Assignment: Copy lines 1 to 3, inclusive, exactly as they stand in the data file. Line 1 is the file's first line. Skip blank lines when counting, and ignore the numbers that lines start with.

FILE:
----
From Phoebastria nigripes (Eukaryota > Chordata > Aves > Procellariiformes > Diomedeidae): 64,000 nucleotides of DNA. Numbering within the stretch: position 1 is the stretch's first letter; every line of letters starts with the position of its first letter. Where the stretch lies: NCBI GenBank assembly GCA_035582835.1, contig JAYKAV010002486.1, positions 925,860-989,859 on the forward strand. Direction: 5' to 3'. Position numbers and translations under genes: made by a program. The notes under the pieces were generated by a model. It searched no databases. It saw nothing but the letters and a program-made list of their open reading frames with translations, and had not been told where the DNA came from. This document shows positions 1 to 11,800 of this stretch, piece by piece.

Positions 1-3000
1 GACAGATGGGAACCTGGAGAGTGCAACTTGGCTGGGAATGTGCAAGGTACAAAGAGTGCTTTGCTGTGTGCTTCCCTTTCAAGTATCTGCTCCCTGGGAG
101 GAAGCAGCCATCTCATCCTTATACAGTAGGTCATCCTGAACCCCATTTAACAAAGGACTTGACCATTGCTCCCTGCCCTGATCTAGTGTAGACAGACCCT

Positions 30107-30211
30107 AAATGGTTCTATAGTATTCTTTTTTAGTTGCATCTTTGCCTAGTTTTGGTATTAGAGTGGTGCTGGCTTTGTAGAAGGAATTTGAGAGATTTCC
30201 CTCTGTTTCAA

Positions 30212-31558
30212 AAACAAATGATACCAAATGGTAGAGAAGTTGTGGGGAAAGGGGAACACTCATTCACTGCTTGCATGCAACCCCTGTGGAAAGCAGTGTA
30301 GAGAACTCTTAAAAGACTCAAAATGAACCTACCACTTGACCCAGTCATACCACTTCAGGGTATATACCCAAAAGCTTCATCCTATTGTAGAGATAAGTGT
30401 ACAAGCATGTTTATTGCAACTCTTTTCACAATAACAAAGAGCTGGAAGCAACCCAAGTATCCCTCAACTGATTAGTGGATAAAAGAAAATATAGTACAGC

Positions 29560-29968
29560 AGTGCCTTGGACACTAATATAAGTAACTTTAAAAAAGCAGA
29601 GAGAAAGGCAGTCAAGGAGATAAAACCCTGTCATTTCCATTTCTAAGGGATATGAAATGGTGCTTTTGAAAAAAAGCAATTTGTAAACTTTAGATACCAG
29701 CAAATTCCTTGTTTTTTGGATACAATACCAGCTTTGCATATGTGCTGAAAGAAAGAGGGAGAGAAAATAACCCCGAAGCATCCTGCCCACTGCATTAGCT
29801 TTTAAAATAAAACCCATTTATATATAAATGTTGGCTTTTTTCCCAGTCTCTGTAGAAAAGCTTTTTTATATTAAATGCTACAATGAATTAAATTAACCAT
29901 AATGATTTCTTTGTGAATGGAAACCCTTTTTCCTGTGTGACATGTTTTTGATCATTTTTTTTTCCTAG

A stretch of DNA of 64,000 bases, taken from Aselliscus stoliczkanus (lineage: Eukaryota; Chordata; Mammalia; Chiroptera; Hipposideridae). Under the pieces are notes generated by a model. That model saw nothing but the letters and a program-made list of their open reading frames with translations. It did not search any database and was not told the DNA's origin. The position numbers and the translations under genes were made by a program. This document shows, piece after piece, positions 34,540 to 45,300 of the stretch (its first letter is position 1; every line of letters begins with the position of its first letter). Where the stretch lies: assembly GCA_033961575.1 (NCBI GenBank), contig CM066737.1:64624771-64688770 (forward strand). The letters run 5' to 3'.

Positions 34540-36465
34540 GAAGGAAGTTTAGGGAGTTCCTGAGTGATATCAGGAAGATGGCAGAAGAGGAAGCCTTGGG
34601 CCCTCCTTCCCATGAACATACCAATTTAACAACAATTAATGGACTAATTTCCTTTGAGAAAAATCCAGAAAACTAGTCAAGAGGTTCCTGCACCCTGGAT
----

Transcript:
From Phoebastria nigripes (Eukaryota > Chordata > Aves > Procellariiformes > Diomedeidae): 64,000 nucleotides of DNA. Numbering within the stretch: position 1 is the stretch's first letter; every line of letters starts with the position of its first letter. Where the stretch lies: NCBI GenBank assembly GCA_035582835.1, contig JAYKAV010002486.1, positions 925,860-989,859 on the forward strand. Direction: 5' to 3'. Position numbers and translations under genes: made by a program. The notes under the pieces were generated by a model. It searched no databases. It saw nothing but the letters and a program-made list of their open reading frames with translations, and had not been told where the DNA came from. This document shows positions 1 to 11,800 of this stretch, piece by piece.

Positions 1-3000
1 GACAGATGGGAACCTGGAGAGTGCAACTTGGCTGGGAATGTGCAAGGTACAAAGAGTGCTTTGCTGTGTGCTTCCCTTTCAAGTATCTGCTCCCTGGGAG